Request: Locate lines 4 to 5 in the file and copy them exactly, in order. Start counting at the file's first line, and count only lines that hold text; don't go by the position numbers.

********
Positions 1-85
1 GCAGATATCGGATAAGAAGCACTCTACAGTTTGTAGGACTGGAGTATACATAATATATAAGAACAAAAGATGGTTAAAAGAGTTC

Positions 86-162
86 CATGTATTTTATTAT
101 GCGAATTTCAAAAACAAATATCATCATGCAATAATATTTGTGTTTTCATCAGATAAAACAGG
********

86 CATGTATTTTATTAT
101 GCGAATTTCAAAAACAAATATCATCATGCAATAATATTTGTGTTTTCATCAGATAAAACAGG